The three American sailors who missing since their plane crashed into the Philippine Sea were identified by the U.S. Navy on Saturday as Lt. Steven Combs, Aviation Boatswain's Mate Airman Matthew Chialastri, and Aviation Ordnanceman Airman Apprentice Bryan Grosso.

The Navy said Thursday that eight U.S. Navy and Japan Maritime Self-Defense Force ships, three helicopter squadrons and maritime patrol aircraft had covered nearly 1,000 square nautical miles in the two-day search for the missing sailors.

On Thursday, search and rescue efforts were halted for the three sailors, who were lost at sea Wednesday when a U.S. Navy transport plane crashed into the western Pacific Ocean.

Our thoughts and prayers are with our lost shipmates and their families, said Rear Admiral Marc Dalton, commander, Task Force 70.

As difficult as this is, we are thankful for the rapid and effective response that led to the rescue of eight of our shipmates, and I appreciate the professionalism and dedication shown by all who participated in the search efforts.

Routine mission

The Navy said the twin-propeller C2-A Greyhound aircraft plummeted into the sea about 925 kilometers southeast of Okinawa while it was on a routine mission taking passengers and cargo from a U.S. base in Japan to the USS Ronald Reagan aircraft carrier.

It said the eight people were rescued about 40 minutes later and taken to the Reagan where they are reported in good condition. There was no immediate explanation for the crash, and the Navy said the incident is being investigated.

U.S. President Donald Trump, at his oceanfront Mar-a-Lago resort in Florida for the Thanksgiving holiday weekend, said via Twitter that he is monitoring the situation.

Prayers for all involved, he said.

Joint exercises with Japan

The Reagan was operating in the Philippine Sea as part of joint exercises with Japan's Maritime Self-Defense Force, part of 10 days of training designed to increase defensive readiness and interoperability in air and sea maneuvers between the two countries.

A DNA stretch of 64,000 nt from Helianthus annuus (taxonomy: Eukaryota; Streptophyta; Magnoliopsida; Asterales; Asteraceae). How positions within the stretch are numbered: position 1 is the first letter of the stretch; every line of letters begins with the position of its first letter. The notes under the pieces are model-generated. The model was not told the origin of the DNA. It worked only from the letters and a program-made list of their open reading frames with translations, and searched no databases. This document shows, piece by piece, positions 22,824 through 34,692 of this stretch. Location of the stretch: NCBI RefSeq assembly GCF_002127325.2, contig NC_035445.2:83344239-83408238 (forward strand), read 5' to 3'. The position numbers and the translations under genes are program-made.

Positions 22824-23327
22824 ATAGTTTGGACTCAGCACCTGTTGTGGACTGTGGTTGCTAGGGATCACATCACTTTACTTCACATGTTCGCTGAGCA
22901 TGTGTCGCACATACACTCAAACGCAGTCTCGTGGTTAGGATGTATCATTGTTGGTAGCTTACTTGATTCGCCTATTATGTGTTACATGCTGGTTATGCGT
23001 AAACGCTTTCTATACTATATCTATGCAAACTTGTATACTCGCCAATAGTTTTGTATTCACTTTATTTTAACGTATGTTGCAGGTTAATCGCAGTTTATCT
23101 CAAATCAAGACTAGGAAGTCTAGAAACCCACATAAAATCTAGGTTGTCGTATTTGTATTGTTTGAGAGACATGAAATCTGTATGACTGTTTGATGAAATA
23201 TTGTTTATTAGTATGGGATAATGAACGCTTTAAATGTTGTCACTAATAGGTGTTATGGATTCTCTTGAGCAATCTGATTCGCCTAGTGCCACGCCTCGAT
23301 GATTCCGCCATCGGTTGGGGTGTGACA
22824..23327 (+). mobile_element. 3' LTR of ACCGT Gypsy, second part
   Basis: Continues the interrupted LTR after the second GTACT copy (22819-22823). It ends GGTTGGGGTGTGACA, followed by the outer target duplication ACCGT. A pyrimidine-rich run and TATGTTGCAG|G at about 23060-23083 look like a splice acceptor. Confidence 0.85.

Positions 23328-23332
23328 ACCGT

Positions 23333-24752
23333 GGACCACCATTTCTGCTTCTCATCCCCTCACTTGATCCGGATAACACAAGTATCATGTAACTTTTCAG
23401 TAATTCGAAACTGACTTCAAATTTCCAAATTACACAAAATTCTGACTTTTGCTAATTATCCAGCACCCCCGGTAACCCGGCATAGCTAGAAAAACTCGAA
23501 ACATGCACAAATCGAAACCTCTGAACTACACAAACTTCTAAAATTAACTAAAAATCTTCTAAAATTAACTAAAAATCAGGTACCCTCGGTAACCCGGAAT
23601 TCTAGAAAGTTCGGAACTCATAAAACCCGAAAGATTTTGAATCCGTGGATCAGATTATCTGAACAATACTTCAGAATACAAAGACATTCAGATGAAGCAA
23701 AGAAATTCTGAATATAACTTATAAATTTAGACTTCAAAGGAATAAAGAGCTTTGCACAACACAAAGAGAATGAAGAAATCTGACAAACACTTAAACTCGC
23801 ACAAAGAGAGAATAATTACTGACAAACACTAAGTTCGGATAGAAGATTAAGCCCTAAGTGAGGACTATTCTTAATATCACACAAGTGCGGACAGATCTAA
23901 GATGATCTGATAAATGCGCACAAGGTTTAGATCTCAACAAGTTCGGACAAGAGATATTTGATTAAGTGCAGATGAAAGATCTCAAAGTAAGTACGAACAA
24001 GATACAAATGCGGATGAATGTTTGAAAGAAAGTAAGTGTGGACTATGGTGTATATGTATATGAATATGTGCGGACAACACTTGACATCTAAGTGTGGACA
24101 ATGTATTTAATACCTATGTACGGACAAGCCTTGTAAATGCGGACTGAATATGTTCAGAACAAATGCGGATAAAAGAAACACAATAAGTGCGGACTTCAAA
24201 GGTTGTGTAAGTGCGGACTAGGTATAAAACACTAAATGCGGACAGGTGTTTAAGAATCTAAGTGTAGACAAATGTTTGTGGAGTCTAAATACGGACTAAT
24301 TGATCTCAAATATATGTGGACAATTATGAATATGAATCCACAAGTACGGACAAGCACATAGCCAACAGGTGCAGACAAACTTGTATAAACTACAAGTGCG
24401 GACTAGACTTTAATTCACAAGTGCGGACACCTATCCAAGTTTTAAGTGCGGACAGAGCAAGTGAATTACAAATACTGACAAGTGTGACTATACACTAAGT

More than 14,000 U.S. personnel are participating in the drills, which also include the guided-missile destroyers USS Stethem, USS Chafee and USS Mustin, and a maritime patrol and reconnaissance squadron.

Fifth accident this year

Wednesday's crash was the fifth major Navy incident in Asian waters this year. Two fatal accidents left 17 sailors dead and prompted the Defense Department to remove of eight top Navy officers from their posts, including the 7th Fleet commander.

The destroyer USS John S. McCain collided with an oil tanker in August off Singapore, leaving 10 U.S. sailors dead and five injured. The USS Fitzgerald, another destroyer, collided with a container ship in waters off Japan in June, killing seven sailors.

After investigations, the Navy concluded the collisions were avoidable, resulting from widespread failures by commanders and crewmembers, who did not recognize and respond quickly to the emergencies as they unfolded. The Navy has called for improved training, and increasing sleep and stress management for sailors.

Separately, in January, the USS Antietam ran aground near Yosuka, Japan, and the USS Lake Champlain collided with a South Korean fishing vessel in May.

Source: Voice of America